The Valley of Amazement
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Amy Tan’s The Valley of Amazement is a sweeping, evocative epic of two women’s intertwined fates and their search for identity, that moves from the lavish parlors of Shanghai courtesans to the fog-shrouded mountains of a remote Chinese village.
Spanning more than forty years and two continents, The Valley of Amazement resurrects pivotal episodes in history: from the collapse of China’s last imperial dynasty, to the rise of the Republic, the explosive growth of lucrative foreign trade and anti-foreign sentiment, to the inner workings of courtesan houses and the lives of the foreign “Shanghailanders” living in the International Settlement, both erased by World War II.
A deeply evocative narrative about the profound connections between mothers and daughters, The Valley of Amazement returns readers to the compelling territory of Amy Tan’s The Joy Luck Club. With her characteristic insight and humor, she conjures a story of inherited trauma, desire and deception, and the power and stubbornness of love.
venomous creatures emerged. In the late fall, there were tigers and bears hunting for food to last the winter. Those who did not become lost and who survived all the dangers would receive their fondest wish—that is, if they rid themselves of any thoughts of desire so that they could approach the Buddha with the right mind. If you desired a son, you had to tell yourself not to think about a son. If you wanted wealth, you had to stop picturing piles of gold. Unfortunately, by reminding yourself to
Our faces were quite frightening. Magic Gourd and I had been hoarding food to last the three of us for three days. There was nothing I could not bear to part with. Everything would be a burden on either my heart or my back. I would bring only the clothes that would serve me best during warm days and cold nights. But then I remembered something I could not leave behind: Edward’s journal and his and Little Flora’s photos. I recalled the terrible day that Flora was snatched from me. I had looked at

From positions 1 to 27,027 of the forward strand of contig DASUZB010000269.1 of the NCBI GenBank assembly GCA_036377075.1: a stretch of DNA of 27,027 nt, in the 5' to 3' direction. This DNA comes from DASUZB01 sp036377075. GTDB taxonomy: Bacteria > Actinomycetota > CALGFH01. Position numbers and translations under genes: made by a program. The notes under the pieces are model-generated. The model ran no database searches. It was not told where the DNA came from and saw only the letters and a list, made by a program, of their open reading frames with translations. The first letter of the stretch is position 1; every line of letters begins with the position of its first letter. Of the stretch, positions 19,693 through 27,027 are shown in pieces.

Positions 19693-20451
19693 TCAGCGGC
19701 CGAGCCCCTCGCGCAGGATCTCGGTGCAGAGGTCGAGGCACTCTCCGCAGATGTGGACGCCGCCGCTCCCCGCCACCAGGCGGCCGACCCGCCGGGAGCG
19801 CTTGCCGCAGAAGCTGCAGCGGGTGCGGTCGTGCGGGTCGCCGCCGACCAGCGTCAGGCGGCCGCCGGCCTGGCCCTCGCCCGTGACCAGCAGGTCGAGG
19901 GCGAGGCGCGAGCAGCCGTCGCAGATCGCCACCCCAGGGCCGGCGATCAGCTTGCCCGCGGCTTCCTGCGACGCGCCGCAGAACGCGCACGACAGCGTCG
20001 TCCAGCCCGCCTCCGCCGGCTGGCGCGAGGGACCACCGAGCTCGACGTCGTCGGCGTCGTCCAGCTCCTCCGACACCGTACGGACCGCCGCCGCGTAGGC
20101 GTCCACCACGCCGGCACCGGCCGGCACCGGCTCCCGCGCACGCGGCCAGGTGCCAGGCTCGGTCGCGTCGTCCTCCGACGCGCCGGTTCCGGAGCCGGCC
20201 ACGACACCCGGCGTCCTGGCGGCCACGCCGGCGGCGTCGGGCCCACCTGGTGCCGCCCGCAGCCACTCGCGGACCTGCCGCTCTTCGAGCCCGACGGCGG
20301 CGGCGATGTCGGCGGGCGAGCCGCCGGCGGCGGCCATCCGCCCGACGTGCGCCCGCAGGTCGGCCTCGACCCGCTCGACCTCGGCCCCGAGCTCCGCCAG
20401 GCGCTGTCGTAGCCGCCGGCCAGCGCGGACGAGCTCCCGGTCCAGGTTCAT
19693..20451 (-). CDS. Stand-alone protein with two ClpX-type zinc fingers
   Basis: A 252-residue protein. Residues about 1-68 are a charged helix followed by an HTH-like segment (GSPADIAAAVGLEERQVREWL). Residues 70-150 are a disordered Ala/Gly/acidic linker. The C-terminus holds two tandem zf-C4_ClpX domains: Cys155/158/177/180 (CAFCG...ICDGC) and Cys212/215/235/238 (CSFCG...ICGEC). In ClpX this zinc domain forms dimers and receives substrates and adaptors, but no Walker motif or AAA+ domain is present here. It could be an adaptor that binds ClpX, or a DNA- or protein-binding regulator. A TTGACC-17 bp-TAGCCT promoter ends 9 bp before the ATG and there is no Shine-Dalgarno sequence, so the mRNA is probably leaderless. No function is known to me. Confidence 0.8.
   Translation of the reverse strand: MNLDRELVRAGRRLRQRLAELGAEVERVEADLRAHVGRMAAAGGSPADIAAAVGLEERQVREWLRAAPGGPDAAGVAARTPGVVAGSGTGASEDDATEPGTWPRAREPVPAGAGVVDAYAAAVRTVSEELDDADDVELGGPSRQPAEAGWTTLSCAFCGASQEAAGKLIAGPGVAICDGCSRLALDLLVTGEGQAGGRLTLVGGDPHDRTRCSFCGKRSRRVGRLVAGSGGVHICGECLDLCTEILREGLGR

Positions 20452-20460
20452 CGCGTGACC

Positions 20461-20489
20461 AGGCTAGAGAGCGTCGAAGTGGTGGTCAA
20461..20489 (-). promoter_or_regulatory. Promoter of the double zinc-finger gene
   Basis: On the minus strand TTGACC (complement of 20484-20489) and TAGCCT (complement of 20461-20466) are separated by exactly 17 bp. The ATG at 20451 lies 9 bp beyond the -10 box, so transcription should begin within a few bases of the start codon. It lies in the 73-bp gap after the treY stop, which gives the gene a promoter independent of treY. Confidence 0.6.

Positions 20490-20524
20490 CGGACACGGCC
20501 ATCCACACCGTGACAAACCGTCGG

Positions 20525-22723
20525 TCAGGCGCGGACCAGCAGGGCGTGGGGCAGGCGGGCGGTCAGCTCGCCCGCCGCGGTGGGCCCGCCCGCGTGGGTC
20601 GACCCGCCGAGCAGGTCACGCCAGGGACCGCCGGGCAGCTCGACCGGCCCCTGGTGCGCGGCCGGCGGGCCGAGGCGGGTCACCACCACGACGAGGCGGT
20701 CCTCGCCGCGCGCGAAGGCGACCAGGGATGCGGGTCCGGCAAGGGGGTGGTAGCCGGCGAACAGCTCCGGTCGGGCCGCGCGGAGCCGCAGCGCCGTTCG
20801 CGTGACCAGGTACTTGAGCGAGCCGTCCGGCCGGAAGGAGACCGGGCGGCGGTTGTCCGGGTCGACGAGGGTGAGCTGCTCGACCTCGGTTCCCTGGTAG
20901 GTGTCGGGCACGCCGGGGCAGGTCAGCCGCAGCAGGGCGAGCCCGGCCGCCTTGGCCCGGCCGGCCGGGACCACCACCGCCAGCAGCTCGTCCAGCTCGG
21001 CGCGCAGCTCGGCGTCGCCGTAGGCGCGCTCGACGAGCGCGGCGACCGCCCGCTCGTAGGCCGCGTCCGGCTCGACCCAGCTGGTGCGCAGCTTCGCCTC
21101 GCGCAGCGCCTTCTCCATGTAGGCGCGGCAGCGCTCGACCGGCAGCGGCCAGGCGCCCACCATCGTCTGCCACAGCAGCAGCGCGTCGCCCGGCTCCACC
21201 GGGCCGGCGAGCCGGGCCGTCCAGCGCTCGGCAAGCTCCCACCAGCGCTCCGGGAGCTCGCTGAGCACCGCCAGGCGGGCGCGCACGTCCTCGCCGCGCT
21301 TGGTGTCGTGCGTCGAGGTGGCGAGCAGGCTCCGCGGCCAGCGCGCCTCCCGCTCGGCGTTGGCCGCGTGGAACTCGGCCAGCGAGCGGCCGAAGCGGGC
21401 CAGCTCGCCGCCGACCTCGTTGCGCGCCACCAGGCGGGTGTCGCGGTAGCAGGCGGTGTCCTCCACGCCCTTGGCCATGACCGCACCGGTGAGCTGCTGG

I let him into my bed, and unlucky for me, he proved to be a lover whose knowledge of a woman excelled the rest. It was his neverceasing willingness to listen to a woman’s complaints and the woes of her lonely heart, which he then followed by unlimited sympathy and consolation beneath the quilt. And thus he listened to all my unexpected losses, the betrayals that killed my spirit, my guilt over damage done to others, those moments of self-imposed loneliness. He heard my weakness for intimacy,
enough money to buy your way clean. You can buy admiration, buy appreciation, buy respect—all of it fake, of course. To them, flimsy cardboard facades were good enough. And I did my best to prove they weren’t. “I stopped studying when I was a kid and flunked my tests. If I knew the right answer, I wrote down the wrong one. My family accused the teachers of treating me unfairly and they bullied them into letting me take the tests again at home. They hired someone to fill in the answers. I became
and fresh dirt was poured over the blood. A short while later, the horses entered the track and the races began. I could hear the departing people angrily say that it was immoral to continue the races and shameful that anyone would enjoy them. I thought we would also be leaving. Who could stay, having just seen a man killed? I was shocked that my mother and Fairweather had remained in their seats. As the horses pounded the track, my mother and Fairweather cheered, and I stared at the moist dirt